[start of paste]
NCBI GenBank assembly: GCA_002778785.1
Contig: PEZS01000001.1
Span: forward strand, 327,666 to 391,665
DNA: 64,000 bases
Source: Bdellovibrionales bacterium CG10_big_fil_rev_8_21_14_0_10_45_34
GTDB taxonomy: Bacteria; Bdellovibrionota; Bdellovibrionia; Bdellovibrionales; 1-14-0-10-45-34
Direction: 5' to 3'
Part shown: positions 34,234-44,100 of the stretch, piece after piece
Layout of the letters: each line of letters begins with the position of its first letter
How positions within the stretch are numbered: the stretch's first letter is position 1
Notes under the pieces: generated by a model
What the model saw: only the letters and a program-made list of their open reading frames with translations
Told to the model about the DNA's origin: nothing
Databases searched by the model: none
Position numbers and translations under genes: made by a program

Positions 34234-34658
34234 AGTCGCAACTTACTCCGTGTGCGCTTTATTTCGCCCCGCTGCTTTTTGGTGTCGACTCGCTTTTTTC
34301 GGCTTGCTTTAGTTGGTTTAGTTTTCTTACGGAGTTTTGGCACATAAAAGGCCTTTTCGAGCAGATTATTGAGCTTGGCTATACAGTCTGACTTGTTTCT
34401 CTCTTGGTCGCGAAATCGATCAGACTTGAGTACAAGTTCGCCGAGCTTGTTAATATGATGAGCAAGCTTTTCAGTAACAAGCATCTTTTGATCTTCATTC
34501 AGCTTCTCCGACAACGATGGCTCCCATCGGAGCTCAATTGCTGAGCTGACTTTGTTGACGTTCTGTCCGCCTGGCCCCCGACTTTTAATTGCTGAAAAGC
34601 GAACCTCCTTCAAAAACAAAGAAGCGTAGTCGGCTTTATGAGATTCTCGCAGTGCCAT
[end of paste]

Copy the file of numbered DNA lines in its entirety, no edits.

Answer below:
NCBI GenBank assembly: GCA_002778785.1
Contig: PEZS01000001.1
Span: forward strand, 327,666 to 391,665
DNA: 64,000 bases
Source: Bdellovibrionales bacterium CG10_big_fil_rev_8_21_14_0_10_45_34
GTDB taxonomy: Bacteria; Bdellovibrionota; Bdellovibrionia; Bdellovibrionales; 1-14-0-10-45-34
Direction: 5' to 3'
Part shown: positions 34,234-44,100 of the stretch, piece after piece
Layout of the letters: each line of letters begins with the position of its first letter
How positions within the stretch are numbered: the stretch's first letter is position 1
Notes under the pieces: generated by a model
What the model saw: only the letters and a program-made list of their open reading frames with translations
Told to the model about the DNA's origin: nothing
Databases searched by the model: none
Position numbers and translations under genes: made by a program

Positions 34234-34658
34234 AGTCGCAACTTACTCCGTGTGCGCTTTATTTCGCCCCGCTGCTTTTTGGTGTCGACTCGCTTTTTTC
34301 GGCTTGCTTTAGTTGGTTTAGTTTTCTTACGGAGTTTTGGCACATAAAAGGCCTTTTCGAGCAGATTATTGAGCTTGGCTATACAGTCTGACTTGTTTCT
34401 CTCTTGGTCGCGAAATCGATCAGACTTGAGTACAAGTTCGCCGAGCTTGTTAATATGATGAGCAAGCTTTTCAGTAACAAGCATCTTTTGATCTTCATTC
34501 AGCTTCTCCGACAACGATGGCTCCCATCGGAGCTCAATTGCTGAGCTGACTTTGTTGACGTTCTGTCCGCCTGGCCCCCGACTTTTAATTGCTGAAAAGC
34601 GAACCTCCTTCAAAAACAAAGAAGCGTAGTCGGCTTTATGAGATTCTCGCAGTGCCAT